Last night was epic! The drinks were flowing, stories were being shared, and all your friends were gathered around a roaring campfire. This was just how you pictured the start of the camping season! But when you woke in the morning and started brewing your coffee, you couldn’t escape the pungent smell of last night’s campfire. It wasn’t because your fire hadn’t burned out, it was because your clothes reeked of smoke! Even though it’d been hours since you were around the fire, the smell of it was lingering on your clothes, giving you a headache. Luckily, you’re not doomed to wear the smell of your campfire for the rest of your trip thanks to a few tips we have for ridding your clothes of the campfire smell. Read on to learn how to freshen up and deodorize your favorite camping clothes!
If you have a full bath in your RV, then this method should be an easy one for you. First, hang your smelly campfire clothes in the bathroom from either the curtain rod or the inside door handle. Fill the shower/tub with hot water. Then add four cups of white vinegar. Close the bathroom door(s) and let the solution sit in the tub for 10 minutes while your clothes hang freely in the bathroom. The acetic acid found in white vinegar works to remove smells from clothing as it rises up in the steam from the hot water. If your clothes still smell of last night’s campfire after ten minutes or so, heat up the water/vinegar mix with fresh hot water and give it a little more time.
Check your refrigerator’s fruit bin for this next tip. Grab a lemon or lime and a grater and start zesting it. You’re going to use the zest to make a water-and-zest solution to help freshen up your clothes. In a small squirt bottle, create a solution that is 1 part zest and 8 parts warm water. Let the solution sit and mingle for 30 minutes. Then thoroughly spray your campfire clothes with it and then hang them out in the sun. After about 3-4 hours, your clothes should be rid of the pungent fire smell and back to smelling like the great outdoors.
If your fireside party last night included vodka cocktails, then this might be the solution for you. That is, if your vodka bottles aren’t bone dry. If you have some vodka left, slowly pour it into a spray bottle that has a mist nozzle. Carefully mist it onto your stinky campfire clothes and let the powerful alcohol do its job. As the alcohol evaporates (and it will, don’t worry!), so will the smell of last night’s fire. Be careful not to douse your clothes in it, as it could harm or discolor more delicate fabrics. And leave your silk and suede camping outfits at home, as vodka is too harsh to be used on these fabrics. Try a less-concentrated 50/50 vodka/water mix if you’re concerned about spraying straight vodka on your clothes.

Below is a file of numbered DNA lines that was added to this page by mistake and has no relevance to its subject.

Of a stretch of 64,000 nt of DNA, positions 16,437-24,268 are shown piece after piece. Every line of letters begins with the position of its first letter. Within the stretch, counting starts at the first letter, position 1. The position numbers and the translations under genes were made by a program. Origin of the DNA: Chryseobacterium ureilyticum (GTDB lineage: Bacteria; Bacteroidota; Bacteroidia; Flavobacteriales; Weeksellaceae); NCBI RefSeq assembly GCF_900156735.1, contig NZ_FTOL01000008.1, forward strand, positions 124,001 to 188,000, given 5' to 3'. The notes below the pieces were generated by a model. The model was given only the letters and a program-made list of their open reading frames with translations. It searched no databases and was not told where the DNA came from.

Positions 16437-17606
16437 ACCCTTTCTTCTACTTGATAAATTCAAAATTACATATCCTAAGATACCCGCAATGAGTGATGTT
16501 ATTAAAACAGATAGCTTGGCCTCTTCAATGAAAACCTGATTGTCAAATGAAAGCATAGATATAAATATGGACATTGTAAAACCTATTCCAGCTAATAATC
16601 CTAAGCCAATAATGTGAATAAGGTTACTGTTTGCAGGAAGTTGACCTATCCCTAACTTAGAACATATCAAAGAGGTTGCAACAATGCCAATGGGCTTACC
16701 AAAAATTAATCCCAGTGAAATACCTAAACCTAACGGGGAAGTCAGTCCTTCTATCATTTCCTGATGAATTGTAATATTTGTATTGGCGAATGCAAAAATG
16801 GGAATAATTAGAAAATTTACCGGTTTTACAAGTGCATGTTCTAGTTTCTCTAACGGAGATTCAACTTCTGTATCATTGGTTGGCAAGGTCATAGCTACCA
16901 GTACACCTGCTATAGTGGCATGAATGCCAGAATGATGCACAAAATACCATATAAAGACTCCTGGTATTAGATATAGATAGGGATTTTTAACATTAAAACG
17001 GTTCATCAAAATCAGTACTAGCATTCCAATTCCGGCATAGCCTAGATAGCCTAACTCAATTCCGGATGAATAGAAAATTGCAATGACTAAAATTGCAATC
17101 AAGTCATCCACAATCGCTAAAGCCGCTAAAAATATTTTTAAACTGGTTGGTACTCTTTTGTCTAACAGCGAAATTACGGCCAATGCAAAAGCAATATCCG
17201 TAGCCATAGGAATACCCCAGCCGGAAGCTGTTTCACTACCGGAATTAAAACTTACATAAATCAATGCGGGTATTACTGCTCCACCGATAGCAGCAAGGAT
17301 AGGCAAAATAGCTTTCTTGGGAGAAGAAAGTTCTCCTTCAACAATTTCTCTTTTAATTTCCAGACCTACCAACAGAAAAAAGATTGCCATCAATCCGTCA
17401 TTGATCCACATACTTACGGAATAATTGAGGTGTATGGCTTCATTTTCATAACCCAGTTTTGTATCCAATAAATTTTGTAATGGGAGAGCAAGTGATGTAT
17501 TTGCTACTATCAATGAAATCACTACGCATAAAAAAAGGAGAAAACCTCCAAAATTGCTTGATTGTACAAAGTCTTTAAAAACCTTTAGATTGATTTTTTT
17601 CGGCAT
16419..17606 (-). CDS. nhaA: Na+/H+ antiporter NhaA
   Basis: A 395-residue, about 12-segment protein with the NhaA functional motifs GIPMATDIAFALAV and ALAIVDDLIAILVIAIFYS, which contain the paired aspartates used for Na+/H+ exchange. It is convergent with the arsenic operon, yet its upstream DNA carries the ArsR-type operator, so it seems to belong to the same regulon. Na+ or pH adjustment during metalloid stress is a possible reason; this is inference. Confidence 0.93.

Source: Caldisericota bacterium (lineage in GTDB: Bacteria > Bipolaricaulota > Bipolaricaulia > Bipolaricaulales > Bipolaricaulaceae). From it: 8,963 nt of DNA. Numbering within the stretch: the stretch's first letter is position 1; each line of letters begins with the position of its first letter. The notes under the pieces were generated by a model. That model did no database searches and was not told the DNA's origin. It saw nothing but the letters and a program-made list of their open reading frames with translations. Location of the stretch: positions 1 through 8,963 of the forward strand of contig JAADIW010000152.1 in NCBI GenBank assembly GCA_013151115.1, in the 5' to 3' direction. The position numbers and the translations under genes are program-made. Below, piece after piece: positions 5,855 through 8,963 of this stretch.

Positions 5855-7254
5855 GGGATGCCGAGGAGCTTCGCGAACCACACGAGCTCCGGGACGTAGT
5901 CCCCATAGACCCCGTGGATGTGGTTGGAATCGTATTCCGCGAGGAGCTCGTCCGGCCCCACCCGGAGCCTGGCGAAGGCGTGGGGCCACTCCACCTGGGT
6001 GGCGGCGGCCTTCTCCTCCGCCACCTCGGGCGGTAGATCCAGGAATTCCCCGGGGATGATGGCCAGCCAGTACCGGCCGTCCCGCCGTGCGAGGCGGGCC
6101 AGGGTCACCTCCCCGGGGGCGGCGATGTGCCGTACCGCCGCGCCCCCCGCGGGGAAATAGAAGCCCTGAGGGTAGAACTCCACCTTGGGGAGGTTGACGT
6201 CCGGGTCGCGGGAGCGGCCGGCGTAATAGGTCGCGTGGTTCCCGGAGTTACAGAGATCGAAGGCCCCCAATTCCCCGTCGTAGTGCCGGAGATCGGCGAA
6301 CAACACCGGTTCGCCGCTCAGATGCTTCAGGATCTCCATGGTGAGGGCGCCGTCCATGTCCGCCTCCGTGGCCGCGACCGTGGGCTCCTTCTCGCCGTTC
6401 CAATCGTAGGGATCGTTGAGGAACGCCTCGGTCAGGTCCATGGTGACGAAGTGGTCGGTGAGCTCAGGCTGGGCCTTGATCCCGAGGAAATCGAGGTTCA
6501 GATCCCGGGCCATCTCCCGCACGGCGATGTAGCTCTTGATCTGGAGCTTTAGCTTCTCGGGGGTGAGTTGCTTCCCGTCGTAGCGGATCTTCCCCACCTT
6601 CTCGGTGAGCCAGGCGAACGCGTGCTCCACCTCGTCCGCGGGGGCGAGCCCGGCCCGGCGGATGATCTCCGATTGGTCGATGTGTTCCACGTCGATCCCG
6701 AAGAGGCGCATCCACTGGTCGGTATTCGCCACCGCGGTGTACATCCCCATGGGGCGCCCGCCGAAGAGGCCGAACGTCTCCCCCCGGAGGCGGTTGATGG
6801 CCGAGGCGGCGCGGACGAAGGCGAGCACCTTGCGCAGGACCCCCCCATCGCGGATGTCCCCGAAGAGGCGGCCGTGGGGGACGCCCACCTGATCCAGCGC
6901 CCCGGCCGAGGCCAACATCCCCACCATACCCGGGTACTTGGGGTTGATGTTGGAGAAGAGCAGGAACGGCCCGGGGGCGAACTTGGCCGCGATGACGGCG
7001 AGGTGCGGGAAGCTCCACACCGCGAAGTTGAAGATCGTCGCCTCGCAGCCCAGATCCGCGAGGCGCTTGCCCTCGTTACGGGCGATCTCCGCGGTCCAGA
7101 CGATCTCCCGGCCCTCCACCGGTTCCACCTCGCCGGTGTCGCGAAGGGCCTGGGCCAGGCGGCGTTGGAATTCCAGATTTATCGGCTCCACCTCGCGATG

If you have a bottle of store-bought deodorizing spray handy, like Febreze, you can spray your clothes with it to freshen them up. Give it about 60-90 minutes for it to work its magic and transform your dingy, smoky sweatshirt back into your favorite go-to campfire gear.
Wipe ‘Em Down
One of the easiest ways to freshen up smelly campfire clothes is by simply wiping them down with a dryer sheet. Not only will this help absorb the musty smell, but it’ll fight any static too. And with all the wonderful scents that dryer sheets come in, your clothes will smell like fresh linen or sweet dreams in no time!
Another simple and inexpensive way to deodorize last night’s camping clothes is by sprinkling baking soda on them. This method works best on tough fabrics like jeans and flannel shirts, as you can easily brush or shake it off after it’s sat for a while. Softer fabrics may have a tendency to hang on to it. I recommend using a light layer of baking soda as opposed to completely covering your clothes in it, as baking soda can sometimes be hard to get off if it’s caked on. As a natural deodorizer, baking soda should work well in absorbing the smoky scent. Leave it on for about an hour and then brush or shake it off and take a whiff. Repeat if you can still smell the campfire on your clothes.
Box ‘Em Up
If you’re shacking up in the great outdoors for a lengthy period of time and happen to have a supply of clothes, charcoal, panty hose, and a box with you, then this is the perfect solution for your wardrobe problem. First, put your activated charcoal briquettes into an old pair of panty hose. Then place them in a box along with your stinky clothes. Close up the box and let it sit for 5-7 days. Voilà. In just a week’s time you’ll have your favorite campfire clothes back that no longer reek of smoke!
If none of these deodorizing methods are doable for you in the great outdoors and you feel like you’re trapped in a cocoon of campfire smoke, whatever you do, don’t spray yourself all over with perfume or essential oils. This will just intensify the smell as the perfume or oils mix with the smoke that’s lingering on your clothes and in your hair. Just ride it out and know that you’re not the only one who’s wearing last night’s campfire. After all, you ARE out in the great outdoors, so why shouldn’t you smell like it, right?
Do you have any tried-and-true methods for deodorizing clothes of that smoky campfire smell? Share them with us below!